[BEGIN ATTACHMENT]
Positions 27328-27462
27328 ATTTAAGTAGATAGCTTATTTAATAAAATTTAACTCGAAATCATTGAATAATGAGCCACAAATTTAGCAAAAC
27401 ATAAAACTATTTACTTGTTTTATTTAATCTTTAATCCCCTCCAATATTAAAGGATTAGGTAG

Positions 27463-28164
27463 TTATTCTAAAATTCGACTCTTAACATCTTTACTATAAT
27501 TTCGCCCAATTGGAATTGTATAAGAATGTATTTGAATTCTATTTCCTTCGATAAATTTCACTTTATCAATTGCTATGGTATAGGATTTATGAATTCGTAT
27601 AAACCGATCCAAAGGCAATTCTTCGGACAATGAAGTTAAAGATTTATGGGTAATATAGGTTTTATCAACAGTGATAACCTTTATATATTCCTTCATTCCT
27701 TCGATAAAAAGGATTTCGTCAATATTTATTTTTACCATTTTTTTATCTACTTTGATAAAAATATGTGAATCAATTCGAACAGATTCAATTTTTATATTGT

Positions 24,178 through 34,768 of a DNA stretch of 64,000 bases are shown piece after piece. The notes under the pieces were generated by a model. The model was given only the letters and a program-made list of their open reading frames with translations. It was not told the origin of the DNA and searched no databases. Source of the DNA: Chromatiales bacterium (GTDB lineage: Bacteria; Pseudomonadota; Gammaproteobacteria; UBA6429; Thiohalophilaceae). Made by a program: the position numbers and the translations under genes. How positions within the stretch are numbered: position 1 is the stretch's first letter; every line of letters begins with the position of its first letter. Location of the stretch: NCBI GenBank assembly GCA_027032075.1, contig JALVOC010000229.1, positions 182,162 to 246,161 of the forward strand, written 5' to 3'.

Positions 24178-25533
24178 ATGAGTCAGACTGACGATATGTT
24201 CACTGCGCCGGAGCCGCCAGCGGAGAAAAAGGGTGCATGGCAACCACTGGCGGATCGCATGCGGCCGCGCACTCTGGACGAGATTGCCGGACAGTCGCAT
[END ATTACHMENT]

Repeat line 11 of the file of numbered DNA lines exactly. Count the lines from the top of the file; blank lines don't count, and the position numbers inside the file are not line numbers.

24178 ATGAGTCAGACTGACGATATGTT